Sexual Assault: A Matter of Conviction (Part 1)
Blog by Arun S. Maini
If you are charged with sexual assault, you now face a greater chance of being found guilty than ever before.
The rise of the #MeToo movement; the greater public awareness of how sexual harassment and sexual assaults happen, and greater reporting on the statistics surrounding sexual assault, its investigation, prosecution and conviction rates, have all contributed to the introduction of new laws and policies designed to address the scourge of sexual violence, and to ensure that more people are found guilty.
While seeking justice for victims of sexual assault is of vital importance, so is protecting the fundamental rights of every individual to the presumption of innocence and the right to a fair trial. The problem with some of the new initiatives is that in the headlong rush to express support for victims of sexual assault, the government has created a greater risk of wrongful convictions.
“Zero tolerance” is a compelling and effective hashtag for social justice advocates and politicians. No one would ever suggest that sexual violence is acceptable; no one disagrees with the need to reduce its incidence. But there are no foolproof solutions that will quickly and effectively eliminate this form of violence, which has existed since the dawn of human history.
The problem with quick solutions designed to satisfy political promises is that they often lead to unintended consequences. For example, in a knee-jerk reaction to a recent murder case in Saskatchewan where an all-white jury was picked to decide a case involving an aboriginal victim, the government raced to eliminate the right of the Crown and defence to challenge prospective jurors. The excuse was that it would prevent the defence from eliminating native jurors from the panel. The real-life consequence is that it prevents the defence from ensuring that native defendants, or black defendants (or defendants from any other minority group) can have someone from their own racialized community to serve on the jury.
In the area of sexual assault, the government has implemented several initiatives to boost the rate of sexual assault charges and convictions.
Here are three examples:
- Policies that limit police investigation or prosecutorial discretion;
- The elimination of preliminary hearings;
- Requiring the defence to disclose its evidence to the prosecution.
In this blog, we will deal with the first example. The others will be explained in our next instalments.
Policies that Limit Police and Prosecutors
The government has implemented policies designed to force the police to lay more sexual assault charges. These policies direct investigators to assume that every sexual assault complaint is true, and that every complainant is a legitimate victim.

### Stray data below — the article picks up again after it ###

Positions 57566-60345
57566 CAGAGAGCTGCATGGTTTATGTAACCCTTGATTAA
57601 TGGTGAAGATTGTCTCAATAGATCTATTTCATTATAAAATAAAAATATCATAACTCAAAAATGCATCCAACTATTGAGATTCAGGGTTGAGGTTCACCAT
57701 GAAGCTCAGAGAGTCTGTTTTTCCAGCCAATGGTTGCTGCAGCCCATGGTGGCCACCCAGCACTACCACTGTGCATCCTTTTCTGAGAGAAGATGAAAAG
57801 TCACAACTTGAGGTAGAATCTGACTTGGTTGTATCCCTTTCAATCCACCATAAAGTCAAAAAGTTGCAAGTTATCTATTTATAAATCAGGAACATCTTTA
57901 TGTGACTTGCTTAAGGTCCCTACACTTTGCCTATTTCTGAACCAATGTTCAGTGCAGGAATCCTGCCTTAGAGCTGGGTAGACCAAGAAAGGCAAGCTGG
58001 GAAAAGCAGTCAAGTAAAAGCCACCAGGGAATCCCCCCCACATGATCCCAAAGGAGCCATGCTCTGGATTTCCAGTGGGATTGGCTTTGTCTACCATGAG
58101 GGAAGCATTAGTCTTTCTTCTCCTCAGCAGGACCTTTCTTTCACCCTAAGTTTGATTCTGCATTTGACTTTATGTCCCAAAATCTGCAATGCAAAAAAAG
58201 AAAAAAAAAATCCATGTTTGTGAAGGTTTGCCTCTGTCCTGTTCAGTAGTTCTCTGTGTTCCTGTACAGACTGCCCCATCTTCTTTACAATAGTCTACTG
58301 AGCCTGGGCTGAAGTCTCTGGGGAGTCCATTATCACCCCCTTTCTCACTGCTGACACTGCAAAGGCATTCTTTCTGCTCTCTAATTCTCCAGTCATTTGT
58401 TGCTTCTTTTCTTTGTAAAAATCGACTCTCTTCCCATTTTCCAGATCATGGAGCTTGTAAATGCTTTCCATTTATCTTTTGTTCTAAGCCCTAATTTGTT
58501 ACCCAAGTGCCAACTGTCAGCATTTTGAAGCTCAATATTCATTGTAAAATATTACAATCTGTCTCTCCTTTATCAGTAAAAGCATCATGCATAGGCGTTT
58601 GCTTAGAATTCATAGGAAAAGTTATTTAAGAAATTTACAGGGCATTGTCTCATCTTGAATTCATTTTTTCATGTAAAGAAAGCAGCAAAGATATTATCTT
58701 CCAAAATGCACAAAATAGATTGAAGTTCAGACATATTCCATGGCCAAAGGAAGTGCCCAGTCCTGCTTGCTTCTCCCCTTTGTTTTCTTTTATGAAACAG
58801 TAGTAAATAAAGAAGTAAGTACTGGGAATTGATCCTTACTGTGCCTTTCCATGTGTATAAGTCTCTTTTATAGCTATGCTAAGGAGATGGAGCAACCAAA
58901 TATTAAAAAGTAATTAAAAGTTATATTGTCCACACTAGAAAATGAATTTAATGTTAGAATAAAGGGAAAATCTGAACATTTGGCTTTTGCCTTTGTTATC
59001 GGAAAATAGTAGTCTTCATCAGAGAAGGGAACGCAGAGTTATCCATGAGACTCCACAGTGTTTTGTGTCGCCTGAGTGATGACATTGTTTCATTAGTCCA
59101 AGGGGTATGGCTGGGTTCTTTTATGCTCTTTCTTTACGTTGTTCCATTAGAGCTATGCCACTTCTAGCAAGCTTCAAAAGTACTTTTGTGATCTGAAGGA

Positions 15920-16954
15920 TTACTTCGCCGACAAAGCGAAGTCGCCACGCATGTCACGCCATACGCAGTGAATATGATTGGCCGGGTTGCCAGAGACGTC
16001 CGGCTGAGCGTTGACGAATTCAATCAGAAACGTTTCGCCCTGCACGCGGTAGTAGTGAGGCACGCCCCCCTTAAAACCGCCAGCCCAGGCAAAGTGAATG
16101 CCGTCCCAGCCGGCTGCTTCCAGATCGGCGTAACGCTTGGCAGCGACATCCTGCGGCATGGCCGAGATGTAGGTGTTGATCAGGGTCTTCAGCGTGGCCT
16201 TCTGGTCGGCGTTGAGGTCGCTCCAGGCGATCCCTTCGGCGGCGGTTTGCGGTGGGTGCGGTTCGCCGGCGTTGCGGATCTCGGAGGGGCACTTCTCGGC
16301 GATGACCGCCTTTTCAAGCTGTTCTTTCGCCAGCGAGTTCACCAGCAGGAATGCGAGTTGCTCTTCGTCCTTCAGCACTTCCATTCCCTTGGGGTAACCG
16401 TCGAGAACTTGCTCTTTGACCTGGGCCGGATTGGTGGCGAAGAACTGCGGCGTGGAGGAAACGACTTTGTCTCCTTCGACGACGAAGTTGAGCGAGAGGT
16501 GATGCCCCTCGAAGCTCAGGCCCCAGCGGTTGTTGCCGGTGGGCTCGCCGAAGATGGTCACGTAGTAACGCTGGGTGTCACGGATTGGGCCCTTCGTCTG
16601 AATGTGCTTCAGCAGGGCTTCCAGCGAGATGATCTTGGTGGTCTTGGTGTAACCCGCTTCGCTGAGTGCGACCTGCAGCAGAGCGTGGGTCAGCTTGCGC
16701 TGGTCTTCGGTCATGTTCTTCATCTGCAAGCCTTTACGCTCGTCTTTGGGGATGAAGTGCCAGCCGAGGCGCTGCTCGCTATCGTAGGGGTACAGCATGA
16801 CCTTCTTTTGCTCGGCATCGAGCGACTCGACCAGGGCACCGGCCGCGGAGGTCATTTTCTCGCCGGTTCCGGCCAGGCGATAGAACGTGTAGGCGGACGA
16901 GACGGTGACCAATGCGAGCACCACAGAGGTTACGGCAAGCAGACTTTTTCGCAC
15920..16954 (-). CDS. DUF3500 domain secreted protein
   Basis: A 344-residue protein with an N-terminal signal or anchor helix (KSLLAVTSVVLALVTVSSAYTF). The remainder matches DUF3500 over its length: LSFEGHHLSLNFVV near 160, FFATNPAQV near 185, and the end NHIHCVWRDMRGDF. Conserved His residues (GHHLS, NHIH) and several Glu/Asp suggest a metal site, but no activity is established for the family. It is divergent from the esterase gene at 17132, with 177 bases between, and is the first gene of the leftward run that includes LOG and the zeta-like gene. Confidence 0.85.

This approach has two consequences: it discourages the police from conducting a thorough investigation; and it makes it easier for dishonest people to make false complaints.
If every sexual assault complaint has to be considered true, then it eliminates the need for the police to ask any questions designed to test the truth of the allegations. We have seen this result for years in domestic assault cases as well: when almost every complaint leads to a charge, the police switch from being investigators to being process servers: they merely take the statement of the complainant, and go arrest the defendant.
While it is rare for a complainant to fabricate an allegation of sexual assault, it does happen. Human beings are complicated, and are not all the same. Some people lie; it’s human nature. Removing the ability of investigators to weed out the small proportion of allegations that are false merely makes it easier for someone with ill intentions to successfully charge someone with sexual assault.
Prosecutors are similarly constrained. Their policies also assume that the complainant is always telling the truth, and that therefore every case should result in a conviction. Prosecutors no longer have the discretion they once had, and which they continue to have in most other types of cases, to use their experience and knowledge to determine whether a case has a “reasonable prospect of conviction”. That standard is a low threshold, easily met, but in cases where the evidence may not meet that standard, the Crown attorneys assigned to the case, who best know its strengths and weaknesses, no longer have the authority to negotiate anything other than a full conviction. If they feel that the case is weak, they must seek the permission of a more senior deputy or director of the office to negotiate a withdrawal or a plea to a lesser charge. Those managers, not surprisingly, tend to support the party line and insist the matter proceed to trial.
Rather than acting as an experienced, objective filter to ensure that cases are investigated with diligence and attention to detail, the effect of these policies is to let someone else (usually swamped trial courts) make all the decisions.
It is an everyday occurrence in this province that cases which Crown attorneys know they are likely to lose are forced onto busy trial lists. The result is that the Crown will choose to lose a case at trial rather than to accept a guilty plea to a lesser charge. And taking a zero-tolerance approach to cases, and forcing them to go to trial, creates greater backlogs in the courts. Cases that are likely to be dismissed are given the same level of attention and resources as those with a greater prospect of conviction.
Justice delayed is often justice denied, whether for defendants or victims.
If you or a loved one are facing criminal charges and need the advice of an experienced and skilled lawyer to help you through the legal process, call The Defence Group for a free consultation at 877-295-2830.
Arun S. Maini is a criminal lawyer and former prosecutor with 25 years of experience